How can you find out if your wp-config file has been compromised? Check the access logs in your Apache, Nginx, or other Web server. If you find the string "duplicator_download&file=/../wp-config.php", someone has attempted to exploit the vulnerability, and your website firewall didn't stop the attempt from reaching the server.

This doesn't mean the attack was successful. However, if your site includes the Duplicator plugin and you find this string, you should make sure your site is safe. After upgrading to the current version of the plugin, change the password for the database. Update the wp-config.php file to match. Run a security scan of your site to make sure it hasn't been infected.

Detecting a WordPress database malware infection is difficult. Expert analysis is necessary, and it may not catch all problems. Monitoring the site is the best way to detect any persistent threats that have been installed in the database. Quttera WAF will detect and block many threats of this type.

If your site has been blacklisted even though you aren't doing anything shady, that's a strong hint that it's been compromised. Users will get browser warnings, and you need to fix the problem as quickly as possible to minimize interrupted business. Quttera ThreatSign will detect blacklisting and help you to remove the problem from your website.
Protection from the Duplicator bug and similar attacks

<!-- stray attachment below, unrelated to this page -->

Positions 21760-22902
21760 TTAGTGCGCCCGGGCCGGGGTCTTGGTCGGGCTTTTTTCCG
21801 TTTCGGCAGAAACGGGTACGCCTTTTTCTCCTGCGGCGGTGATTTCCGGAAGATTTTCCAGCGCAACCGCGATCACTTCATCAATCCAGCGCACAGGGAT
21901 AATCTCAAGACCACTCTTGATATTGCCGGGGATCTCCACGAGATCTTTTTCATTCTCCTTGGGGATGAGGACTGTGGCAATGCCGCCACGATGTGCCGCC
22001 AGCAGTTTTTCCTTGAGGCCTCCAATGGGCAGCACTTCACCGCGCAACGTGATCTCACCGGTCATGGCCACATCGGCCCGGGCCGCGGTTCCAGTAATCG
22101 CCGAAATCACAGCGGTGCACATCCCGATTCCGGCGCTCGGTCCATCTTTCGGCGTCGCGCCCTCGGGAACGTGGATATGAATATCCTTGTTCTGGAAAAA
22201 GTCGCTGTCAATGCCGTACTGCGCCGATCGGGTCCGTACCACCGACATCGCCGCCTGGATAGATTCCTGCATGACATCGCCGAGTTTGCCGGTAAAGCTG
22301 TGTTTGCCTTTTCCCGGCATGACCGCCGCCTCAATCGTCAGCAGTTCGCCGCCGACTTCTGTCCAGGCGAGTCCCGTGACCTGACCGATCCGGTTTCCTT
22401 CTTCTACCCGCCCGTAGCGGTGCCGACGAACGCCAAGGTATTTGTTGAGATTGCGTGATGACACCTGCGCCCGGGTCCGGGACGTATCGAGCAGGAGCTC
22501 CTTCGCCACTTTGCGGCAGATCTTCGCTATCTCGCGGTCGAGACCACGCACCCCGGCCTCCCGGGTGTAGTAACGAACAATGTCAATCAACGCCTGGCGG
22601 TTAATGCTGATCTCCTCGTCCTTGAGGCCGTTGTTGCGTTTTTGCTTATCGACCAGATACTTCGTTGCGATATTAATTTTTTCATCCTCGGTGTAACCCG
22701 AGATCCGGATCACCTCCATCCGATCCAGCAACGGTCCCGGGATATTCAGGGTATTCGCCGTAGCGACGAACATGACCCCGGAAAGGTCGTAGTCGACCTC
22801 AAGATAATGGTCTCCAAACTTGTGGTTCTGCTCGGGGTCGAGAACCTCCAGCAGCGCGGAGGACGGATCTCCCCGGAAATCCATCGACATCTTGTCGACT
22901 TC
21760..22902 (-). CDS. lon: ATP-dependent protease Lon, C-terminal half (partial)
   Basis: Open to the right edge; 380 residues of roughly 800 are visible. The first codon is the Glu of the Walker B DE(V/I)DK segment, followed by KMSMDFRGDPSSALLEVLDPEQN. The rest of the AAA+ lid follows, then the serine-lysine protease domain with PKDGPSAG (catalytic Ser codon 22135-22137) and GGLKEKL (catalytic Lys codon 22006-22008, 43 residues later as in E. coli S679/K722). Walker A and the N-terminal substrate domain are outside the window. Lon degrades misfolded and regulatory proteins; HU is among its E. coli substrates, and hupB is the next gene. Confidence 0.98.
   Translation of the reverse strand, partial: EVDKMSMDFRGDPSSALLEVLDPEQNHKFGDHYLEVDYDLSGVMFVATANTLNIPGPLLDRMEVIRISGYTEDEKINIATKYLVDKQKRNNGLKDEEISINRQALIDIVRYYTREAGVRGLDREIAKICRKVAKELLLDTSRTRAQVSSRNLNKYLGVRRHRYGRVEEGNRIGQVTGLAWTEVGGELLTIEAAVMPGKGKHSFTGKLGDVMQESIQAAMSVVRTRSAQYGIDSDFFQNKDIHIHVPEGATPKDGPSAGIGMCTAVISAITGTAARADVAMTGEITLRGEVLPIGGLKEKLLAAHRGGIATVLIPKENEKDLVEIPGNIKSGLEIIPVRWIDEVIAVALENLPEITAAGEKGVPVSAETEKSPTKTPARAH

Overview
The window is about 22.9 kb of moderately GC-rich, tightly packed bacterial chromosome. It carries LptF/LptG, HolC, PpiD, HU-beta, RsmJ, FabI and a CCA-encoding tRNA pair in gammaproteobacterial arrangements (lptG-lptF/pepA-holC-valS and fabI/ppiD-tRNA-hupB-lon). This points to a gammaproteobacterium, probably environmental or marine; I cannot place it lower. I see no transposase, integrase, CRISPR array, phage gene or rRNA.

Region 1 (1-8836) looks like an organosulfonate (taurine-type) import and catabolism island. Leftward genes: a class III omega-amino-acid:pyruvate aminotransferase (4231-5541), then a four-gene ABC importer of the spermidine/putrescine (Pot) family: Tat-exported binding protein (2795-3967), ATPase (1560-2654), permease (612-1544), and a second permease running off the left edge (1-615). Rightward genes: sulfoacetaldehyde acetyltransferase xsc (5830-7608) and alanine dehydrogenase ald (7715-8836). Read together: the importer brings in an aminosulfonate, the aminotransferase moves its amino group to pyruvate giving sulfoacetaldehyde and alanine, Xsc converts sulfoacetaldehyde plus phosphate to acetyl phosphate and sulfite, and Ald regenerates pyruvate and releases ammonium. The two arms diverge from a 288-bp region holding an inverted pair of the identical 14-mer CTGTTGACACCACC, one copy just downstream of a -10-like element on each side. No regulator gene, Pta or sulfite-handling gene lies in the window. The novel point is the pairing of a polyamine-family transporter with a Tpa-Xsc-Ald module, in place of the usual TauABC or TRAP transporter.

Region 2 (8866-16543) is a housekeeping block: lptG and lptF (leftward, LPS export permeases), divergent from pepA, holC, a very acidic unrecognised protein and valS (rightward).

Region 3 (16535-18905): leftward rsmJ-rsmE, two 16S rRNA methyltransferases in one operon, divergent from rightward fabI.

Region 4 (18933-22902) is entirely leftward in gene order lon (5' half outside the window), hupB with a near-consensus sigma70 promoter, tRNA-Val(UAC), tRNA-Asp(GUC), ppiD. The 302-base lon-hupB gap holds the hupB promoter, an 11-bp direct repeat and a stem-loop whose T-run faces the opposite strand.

As already mentioned, the first step in protecting your site from this vulnerability is to update the Duplicator plugin to the latest version. That will stop the vulnerability cold.

Every plugin in your installation, even a reputable one like Duplicator, adds to your site's attack surface. Limit the active plugins on your site to those you need and use. Deactivate or delete the rest. Keep all the ones you use up to date. Keep an eye out for plugins that stop getting updates. If one disappears from the WordPress.org plugin directory, consider replacing it with something in better standing.

If you're using a vulnerable version of Duplicator, or if you have in the past, you should consider changing your database password on general principles. You may have to contact your hosting provider to do this, depending on what access privileges you have. Do this only after updating Duplicator.

Path traversal vulnerabilities are a common problem in plugins. Sometimes the crooks find out first and launch zero-day attacks. Patching can't stop bugs that are exploited before the publisher knows about them.

Run WordPress from an account with limited privileges. A WordPress site running as root exposes the entire filesystem to attackers taking advantage of a path traversal bug.

Limiting access to the database makes exploitation of credentials harder. If your database is on the same network as the WordPress installation, you can disallow outside access. If it's a remote database, you can limit access to the IP addresses you run WordPress on.

If you had the Quttera Web Application Firewall (WAF), you would have an extra layer of website security against the Duplicator vulnerability and others of its kind. It guards against requests with behavioral patterns suggesting attempts to breach the system, as well as identifying known threats.
All Quttera customers using WAF were protected from the Duplicator attack. You can have this protection and improve your WordPress security against known and unknown threats, simply by signing up for Quttera ThreatSign.